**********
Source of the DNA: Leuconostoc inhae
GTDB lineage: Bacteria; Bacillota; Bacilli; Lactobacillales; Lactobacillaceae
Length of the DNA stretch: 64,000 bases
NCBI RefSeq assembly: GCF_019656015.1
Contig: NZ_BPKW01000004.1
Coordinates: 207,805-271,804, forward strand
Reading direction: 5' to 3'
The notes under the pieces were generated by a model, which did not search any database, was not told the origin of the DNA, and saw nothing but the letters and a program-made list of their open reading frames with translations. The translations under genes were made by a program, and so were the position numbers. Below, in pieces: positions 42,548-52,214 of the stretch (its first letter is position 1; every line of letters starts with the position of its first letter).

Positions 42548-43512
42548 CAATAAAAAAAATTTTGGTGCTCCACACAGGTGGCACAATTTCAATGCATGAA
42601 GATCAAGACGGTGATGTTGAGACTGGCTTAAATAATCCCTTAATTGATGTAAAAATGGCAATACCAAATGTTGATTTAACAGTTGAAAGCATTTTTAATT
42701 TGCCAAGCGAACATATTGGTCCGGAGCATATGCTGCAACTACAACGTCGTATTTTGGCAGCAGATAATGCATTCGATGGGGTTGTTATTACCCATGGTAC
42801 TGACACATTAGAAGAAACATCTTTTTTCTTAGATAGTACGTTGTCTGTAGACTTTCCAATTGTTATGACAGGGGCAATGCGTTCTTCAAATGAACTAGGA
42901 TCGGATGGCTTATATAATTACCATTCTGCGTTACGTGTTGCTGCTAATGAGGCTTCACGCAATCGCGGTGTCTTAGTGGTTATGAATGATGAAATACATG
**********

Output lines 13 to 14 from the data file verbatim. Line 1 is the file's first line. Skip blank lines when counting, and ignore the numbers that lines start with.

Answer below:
42801 TGACACATTAGAAGAAACATCTTTTTTCTTAGATAGTACGTTGTCTGTAGACTTTCCAATTGTTATGACAGGGGCAATGCGTTCTTCAAATGAACTAGGA
42901 TCGGATGGCTTATATAATTACCATTCTGCGTTACGTGTTGCTGCTAATGAGGCTTCACGCAATCGCGGTGTCTTAGTGGTTATGAATGATGAAATACATG